• MWC is nearly upon us and GlobalData consumer, infrastructure, and enterprise technology analysts are anticipating the major topics and themes to be showcased at this year’s event.
• While 5G and IoT have been the two big (and broad) themes at the last two shows, this year’s focus may be more granular and, hopefully, will be based more on real-world solutions than on hype, as these technologies start to mature.
Every year at MWC, analysts prepare for a diverse array of one on one meetings, booth tours, and occasionally inspiring keynotes and panel discussions, as well as a barrage of media and marketing events aimed at getting analysts excited about new products and services and turning these into “story” ideas.
Assuming that coronavirus doesn’t further disrupt the event by the time it is scheduled (February 24th-27th) it is fairly easy to anticipate what we will see there. Like the last two years, this year’s show is going to be focused a lot on 5G, on IoT, and on new and improved offerings for both consumers and enterprises, including devices, services, applications, and infrastructure solutions. But since this is the third year in a row that 5G and IoT are the major themes (which is not surprising as MWC remains a show about the mobile industry and these technologies dominate the news cycle), we are hoping that this year will be more about the real world and less about the hype. Clearly IoT has been around for a long time, but has been somewhat disappointing so far in terms of revenues to the provider ecosystem. 5G has barely gotten started, but is already dominant in the service and product discussions of mobile operators and equipment vendors.
• Many new 5G device launches and demos from the likes of Samsung, Google, and other device vendors (except for LG which has canceled plans to attend due to health concerns, and Apple, which never attends).
• Healthcare technology demonstrations that may use the coronavirus outbreak at the center of the conversation about why we so badly need remote telecommunication solutions for healthcare.
• Discussions and demonstrations on 5G contracts, equipment, services, and management platforms from the key mobile infrastructure vendors (e.g., Cisco, Nokia, Ericsson, and Huawei).
• Solutions that include seamless mobility combined with UCC offerings that feature 5G-enabled capabilities such as AR/AV and immersive videoconferencing options from UCC equipment and services providers.
• Announcements from operators about their 5G rollouts (both NSA and SA versions), differentiators relating to 5G services and device options, and demos of solutions relating to 5G subcategories such as slicing, IoT security for massive IoT deployments, edge computing partnerships for low-latency/real-time use cases, and AR/VR-enabled applications.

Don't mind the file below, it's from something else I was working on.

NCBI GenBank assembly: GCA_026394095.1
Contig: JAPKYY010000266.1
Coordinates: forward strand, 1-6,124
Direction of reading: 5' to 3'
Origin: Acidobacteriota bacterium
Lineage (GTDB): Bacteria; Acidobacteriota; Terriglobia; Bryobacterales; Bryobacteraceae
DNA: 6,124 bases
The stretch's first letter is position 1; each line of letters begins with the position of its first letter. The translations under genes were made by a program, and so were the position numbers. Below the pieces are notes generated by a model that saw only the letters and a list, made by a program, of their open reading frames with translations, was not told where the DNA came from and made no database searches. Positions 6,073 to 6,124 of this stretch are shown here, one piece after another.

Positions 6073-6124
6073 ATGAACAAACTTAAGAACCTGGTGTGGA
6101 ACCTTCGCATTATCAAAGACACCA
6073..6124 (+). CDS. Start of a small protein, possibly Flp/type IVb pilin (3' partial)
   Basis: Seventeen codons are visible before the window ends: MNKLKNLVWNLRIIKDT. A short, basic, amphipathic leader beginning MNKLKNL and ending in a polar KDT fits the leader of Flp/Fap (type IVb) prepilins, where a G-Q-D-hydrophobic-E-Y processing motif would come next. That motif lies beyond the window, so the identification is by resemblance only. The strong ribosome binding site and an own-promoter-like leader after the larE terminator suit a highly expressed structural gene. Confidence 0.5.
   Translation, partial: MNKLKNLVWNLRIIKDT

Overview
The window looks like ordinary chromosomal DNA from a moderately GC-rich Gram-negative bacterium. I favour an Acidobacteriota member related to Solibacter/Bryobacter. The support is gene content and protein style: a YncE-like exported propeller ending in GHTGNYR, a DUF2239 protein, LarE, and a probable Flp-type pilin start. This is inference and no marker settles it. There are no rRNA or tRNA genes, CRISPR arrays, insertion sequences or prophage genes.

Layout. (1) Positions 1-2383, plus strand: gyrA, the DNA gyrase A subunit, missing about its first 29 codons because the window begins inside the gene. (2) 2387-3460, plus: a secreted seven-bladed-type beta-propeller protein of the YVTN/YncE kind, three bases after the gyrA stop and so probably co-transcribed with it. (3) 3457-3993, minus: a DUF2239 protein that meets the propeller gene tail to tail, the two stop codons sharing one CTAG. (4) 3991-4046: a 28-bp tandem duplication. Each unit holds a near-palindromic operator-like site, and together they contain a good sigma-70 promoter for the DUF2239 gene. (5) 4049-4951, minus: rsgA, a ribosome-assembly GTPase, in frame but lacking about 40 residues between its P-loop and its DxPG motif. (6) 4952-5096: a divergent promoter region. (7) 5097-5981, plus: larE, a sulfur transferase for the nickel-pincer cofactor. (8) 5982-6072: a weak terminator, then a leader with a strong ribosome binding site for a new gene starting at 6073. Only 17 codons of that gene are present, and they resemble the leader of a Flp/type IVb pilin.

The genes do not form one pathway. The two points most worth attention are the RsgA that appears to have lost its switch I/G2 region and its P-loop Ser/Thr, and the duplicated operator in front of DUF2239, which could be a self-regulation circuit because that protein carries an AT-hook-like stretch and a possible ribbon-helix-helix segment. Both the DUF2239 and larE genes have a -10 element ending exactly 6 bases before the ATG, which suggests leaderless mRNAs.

• Edge solutions of all shapes and sizes – devices, software, cloud services, and operator solutions for the operator/network edge, within the operators’ network, at the edge of the business customer network, and within the customer premise.
• Solutions that show an increasing vertical focus within the mobile ecosystem, showcasing the many ways in which retail, manufacturing, healthcare, utilities, public safety, sports and entertainment, hospitality, etc. will benefit from 5G and IoT.
• Solutions from mobile module vendors (e.g., Telit, Sierra Wireless) that incorporate MVNO services as well as IoT connectivity management and application enablement capabilities along with modules and platforms.
• New IoT applications from software developers, SIs, and hyperscale cloud services companies that show-case automation, robotics, real-time data collection and processing, data visualization, and AI-infused analytics.
• A large swath of new mobile applications and capabilities for IoT and digital transformation from the likes of Salesforce, SAP, Oracle, HPE, IBM, and other major enterprise software vendors.
• A focus on multi-layer IoT security solutions, with claims that these offerings finally should put to rest the still significant fears of security breaches as a deterrent to businesses trying out IoT.
• LPWAN progress reports from vendors and operators to show that NB-IoT, LTE-M, and LoraWAN solutions are solving real problems for customers.
• Updates on private 4G/5G and CBRS initiatives and service rollouts from the broad ecosystem of service providers, equipment vendors, operators, ITSPs, and SIs. Also shown will be new WiFi 6.0 offerings that may be complementary or competitive with cellular and CBRS.
Clearly there will be a lot more announcements and demos to discuss once the event is over. In the meantime, the effects of the coronavirus outbreak are still unknown, as in addition to LG pulling out, ZTE has cancelled its press conference, and Ericsson pulled out of the event as we were writing this blog.